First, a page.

Animalia > Echinodermata > Echinoidea > Diadematoida > Diadematidae > Diadema > Diadema antillarum
 

Diadema antillarum (long-spined sea urchin; lime urchin; black sea urchin)

Synonyms: Centrechinus antillarum; Cidaris antillarum; Diadema antillarum subsp. antillarum

Wikipedia Abstract

Diadema antillarum, also known as the lime urchin, black sea urchin, Grabaskey's bane or the long-spined sea urchin, is a species of sea urchin in the Family Diadematidae. This sea urchin is characterized by its exceptionally long black spines. It is the most abundant and important herbivore on the coral reefs of the western Atlantic and Caribbean basin. When the population of these sea urchins is at a healthy level, they are the main grazers which prevent algae overgrowth of the reef.
View Wikipedia Record: Diadema antillarum

Infraspecies

Attributes

Nocturnal [1]  Yes
Water Biome [1]  Reef
Diet [1]  Omnivore

Prey / Diet

Predators

Consumers

Parasitized by 
Syndesmis antillarum[7]

Institutions (Zoos, etc.)

External References

Photos

Citations

Attributes / relations provided by
1Myers, P., R. Espinosa, C. S. Parr, T. Jones, G. S. Hammond, and T. A. Dewey. 2006. The Animal Diversity Web (online). Accessed February 01, 2010 at animaldiversity.org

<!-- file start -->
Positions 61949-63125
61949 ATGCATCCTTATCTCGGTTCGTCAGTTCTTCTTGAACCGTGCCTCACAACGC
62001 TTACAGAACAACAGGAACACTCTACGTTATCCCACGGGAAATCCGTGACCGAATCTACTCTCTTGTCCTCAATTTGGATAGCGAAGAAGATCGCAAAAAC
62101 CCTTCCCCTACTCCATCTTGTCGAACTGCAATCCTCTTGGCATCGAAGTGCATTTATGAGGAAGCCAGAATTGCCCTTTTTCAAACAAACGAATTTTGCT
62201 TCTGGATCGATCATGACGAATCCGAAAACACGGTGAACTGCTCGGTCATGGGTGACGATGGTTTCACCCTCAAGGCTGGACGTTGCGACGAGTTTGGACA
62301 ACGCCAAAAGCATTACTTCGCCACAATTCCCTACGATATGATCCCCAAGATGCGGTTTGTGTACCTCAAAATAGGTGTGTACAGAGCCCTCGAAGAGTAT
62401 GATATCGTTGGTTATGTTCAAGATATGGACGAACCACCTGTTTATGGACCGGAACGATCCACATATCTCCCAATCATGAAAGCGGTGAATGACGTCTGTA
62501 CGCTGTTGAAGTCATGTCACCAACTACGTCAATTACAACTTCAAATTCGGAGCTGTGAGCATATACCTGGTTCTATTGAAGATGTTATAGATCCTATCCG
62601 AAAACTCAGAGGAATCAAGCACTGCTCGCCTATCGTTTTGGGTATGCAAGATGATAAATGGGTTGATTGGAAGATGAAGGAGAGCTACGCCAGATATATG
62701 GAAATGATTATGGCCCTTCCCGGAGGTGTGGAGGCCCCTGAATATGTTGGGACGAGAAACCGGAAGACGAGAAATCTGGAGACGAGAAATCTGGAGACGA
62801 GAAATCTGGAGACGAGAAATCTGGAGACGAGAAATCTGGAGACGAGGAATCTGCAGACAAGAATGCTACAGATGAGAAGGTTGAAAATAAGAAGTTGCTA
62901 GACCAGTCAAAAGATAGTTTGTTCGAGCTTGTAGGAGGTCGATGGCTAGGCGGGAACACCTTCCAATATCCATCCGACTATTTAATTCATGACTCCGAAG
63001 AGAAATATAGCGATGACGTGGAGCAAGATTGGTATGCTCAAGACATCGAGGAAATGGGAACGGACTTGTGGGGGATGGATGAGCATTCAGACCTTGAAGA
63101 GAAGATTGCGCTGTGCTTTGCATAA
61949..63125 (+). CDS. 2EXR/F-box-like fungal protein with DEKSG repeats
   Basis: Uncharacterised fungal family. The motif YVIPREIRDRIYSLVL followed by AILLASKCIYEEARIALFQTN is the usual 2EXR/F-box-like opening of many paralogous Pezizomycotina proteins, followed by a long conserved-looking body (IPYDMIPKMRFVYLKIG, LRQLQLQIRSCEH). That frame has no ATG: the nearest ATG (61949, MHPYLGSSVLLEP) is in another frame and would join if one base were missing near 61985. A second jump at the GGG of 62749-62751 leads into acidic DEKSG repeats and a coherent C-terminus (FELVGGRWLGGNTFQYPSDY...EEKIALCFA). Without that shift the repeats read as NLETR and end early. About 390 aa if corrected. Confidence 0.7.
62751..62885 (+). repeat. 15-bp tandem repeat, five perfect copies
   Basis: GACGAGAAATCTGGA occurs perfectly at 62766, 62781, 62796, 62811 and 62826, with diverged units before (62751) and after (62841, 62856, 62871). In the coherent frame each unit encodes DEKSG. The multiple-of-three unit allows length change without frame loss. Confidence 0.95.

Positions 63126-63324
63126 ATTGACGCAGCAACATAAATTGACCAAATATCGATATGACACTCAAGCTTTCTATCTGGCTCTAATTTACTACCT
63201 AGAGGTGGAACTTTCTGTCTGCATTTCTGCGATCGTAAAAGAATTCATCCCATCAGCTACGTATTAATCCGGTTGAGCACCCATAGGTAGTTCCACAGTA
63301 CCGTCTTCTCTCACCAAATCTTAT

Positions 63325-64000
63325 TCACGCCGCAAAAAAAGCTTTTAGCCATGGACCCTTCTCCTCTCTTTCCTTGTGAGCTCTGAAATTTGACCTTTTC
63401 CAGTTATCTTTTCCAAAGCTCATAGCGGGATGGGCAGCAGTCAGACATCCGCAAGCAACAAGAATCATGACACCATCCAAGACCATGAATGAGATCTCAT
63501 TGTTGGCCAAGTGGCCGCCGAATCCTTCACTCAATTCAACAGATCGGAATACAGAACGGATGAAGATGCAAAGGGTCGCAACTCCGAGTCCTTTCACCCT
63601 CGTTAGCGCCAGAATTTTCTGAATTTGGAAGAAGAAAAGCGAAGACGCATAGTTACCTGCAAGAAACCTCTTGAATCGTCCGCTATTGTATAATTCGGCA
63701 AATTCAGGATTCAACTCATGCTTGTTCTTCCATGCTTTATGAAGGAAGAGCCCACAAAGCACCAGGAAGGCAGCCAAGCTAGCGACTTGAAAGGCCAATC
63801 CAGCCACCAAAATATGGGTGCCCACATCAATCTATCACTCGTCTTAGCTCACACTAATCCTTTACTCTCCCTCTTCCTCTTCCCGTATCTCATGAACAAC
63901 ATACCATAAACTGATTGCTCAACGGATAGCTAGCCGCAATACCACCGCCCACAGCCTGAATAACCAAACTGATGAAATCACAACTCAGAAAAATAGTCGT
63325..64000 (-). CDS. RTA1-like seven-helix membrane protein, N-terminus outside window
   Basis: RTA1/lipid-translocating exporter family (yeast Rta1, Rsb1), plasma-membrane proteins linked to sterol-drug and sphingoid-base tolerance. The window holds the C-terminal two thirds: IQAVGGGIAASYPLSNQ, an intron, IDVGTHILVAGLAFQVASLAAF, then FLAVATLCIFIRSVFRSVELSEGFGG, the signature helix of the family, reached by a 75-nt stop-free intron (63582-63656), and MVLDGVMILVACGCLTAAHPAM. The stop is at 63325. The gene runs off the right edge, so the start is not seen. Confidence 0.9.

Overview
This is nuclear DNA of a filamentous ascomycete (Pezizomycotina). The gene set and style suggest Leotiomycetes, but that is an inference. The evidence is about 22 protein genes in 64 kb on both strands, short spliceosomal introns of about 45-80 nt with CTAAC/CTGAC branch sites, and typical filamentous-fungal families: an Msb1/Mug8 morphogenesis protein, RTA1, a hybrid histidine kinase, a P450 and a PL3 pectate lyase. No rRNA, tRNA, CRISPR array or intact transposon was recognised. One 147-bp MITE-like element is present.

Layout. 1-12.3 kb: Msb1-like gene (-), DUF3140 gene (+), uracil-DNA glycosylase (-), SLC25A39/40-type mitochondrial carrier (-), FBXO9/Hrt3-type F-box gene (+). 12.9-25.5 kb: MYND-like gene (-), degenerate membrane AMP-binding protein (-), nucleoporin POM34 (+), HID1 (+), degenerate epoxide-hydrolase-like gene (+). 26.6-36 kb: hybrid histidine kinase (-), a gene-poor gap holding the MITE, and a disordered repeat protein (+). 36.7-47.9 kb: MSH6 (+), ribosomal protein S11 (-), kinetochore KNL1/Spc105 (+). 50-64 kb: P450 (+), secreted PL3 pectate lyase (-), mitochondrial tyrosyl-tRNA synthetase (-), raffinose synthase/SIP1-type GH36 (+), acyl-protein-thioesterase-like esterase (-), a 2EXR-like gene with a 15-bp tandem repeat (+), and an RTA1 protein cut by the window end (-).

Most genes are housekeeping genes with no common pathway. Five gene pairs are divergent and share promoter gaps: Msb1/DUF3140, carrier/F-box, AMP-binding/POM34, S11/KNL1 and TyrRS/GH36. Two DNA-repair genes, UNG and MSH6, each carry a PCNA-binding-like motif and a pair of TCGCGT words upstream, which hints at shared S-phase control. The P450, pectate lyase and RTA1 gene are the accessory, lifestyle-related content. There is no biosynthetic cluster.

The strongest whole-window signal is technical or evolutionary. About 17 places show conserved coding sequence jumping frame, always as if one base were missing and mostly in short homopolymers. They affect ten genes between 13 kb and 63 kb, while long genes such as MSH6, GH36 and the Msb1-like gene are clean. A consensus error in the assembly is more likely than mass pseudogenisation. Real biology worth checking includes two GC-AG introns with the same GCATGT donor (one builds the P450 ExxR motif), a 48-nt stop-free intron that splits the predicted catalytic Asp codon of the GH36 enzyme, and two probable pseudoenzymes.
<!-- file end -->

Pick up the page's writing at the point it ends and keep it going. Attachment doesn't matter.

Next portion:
2Impact of coral predators on tropical reefs, Randi D. Rotjan, Sara M. Lewis, Mar Ecol Prog Ser 367: 73–91, 2008
3Predation of the Sea Urchin Diadema antillarum Philippi on Living Coral, Rolf P. M. Bak and Guillaume van Eys, Oecologia (Berl.) 20, 111-115 (1975)
4Jorrit H. Poelen, James D. Simons and Chris J. Mungall. (2014). Global Biotic Interactions: An open infrastructure to share and analyze species-interaction datasets. Ecological Informatics.
5Responses of Two Coral Reef Toadfishes (Batrachoididae) to the Demise of Their Primary Prey, the Sea Urchin Diadema antillarum, D. Ross Robertson, Copeia, 1987(3), pp. 637-642
6Food Habits of Reef Fishes of the West Indies, John E. Randall, Stud. Trop. Oceanogr. 5, 665–847 (1967)
7Gibson, D. I., Bray, R. A., & Harris, E. A. (Compilers) (2005). Host-Parasite Database of the Natural History Museum, London
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